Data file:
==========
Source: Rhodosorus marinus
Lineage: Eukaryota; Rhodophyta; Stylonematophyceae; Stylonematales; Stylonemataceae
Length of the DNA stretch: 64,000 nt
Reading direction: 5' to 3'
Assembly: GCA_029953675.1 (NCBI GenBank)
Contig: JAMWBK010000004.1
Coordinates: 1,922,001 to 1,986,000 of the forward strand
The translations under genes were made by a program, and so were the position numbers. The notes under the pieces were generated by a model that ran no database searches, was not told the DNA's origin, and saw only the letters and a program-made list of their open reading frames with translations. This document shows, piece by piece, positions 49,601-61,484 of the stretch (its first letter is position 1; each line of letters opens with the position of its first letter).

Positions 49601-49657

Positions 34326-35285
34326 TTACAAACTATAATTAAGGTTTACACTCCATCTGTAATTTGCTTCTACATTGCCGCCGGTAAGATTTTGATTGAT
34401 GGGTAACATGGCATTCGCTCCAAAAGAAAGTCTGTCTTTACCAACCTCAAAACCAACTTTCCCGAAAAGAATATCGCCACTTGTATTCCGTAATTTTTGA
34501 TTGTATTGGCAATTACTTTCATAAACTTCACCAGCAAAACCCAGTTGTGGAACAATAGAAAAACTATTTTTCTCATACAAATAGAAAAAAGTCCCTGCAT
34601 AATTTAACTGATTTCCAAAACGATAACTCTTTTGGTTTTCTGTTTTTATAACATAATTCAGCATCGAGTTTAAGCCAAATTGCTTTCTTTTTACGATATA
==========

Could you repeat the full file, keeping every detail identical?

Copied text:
Source: Rhodosorus marinus
Lineage: Eukaryota; Rhodophyta; Stylonematophyceae; Stylonematales; Stylonemataceae
Length of the DNA stretch: 64,000 nt
Reading direction: 5' to 3'
Assembly: GCA_029953675.1 (NCBI GenBank)
Contig: JAMWBK010000004.1
Coordinates: 1,922,001 to 1,986,000 of the forward strand
The translations under genes were made by a program, and so were the position numbers. The notes under the pieces were generated by a model that ran no database searches, was not told the DNA's origin, and saw only the letters and a program-made list of their open reading frames with translations. This document shows, piece by piece, positions 49,601-61,484 of the stretch (its first letter is position 1; each line of letters opens with the position of its first letter).

Positions 49601-49657

Positions 34326-35285
34326 TTACAAACTATAATTAAGGTTTACACTCCATCTGTAATTTGCTTCTACATTGCCGCCGGTAAGATTTTGATTGAT
34401 GGGTAACATGGCATTCGCTCCAAAAGAAAGTCTGTCTTTACCAACCTCAAAACCAACTTTCCCGAAAAGAATATCGCCACTTGTATTCCGTAATTTTTGA
34501 TTGTATTGGCAATTACTTTCATAAACTTCACCAGCAAAACCCAGTTGTGGAACAATAGAAAAACTATTTTTCTCATACAAATAGAAAAAAGTCCCTGCAT
34601 AATTTAACTGATTTCCAAAACGATAACTCTTTTGGTTTTCTGTTTTTATAACATAATTCAGCATCGAGTTTAAGCCAAATTGCTTTCTTTTTACGATATA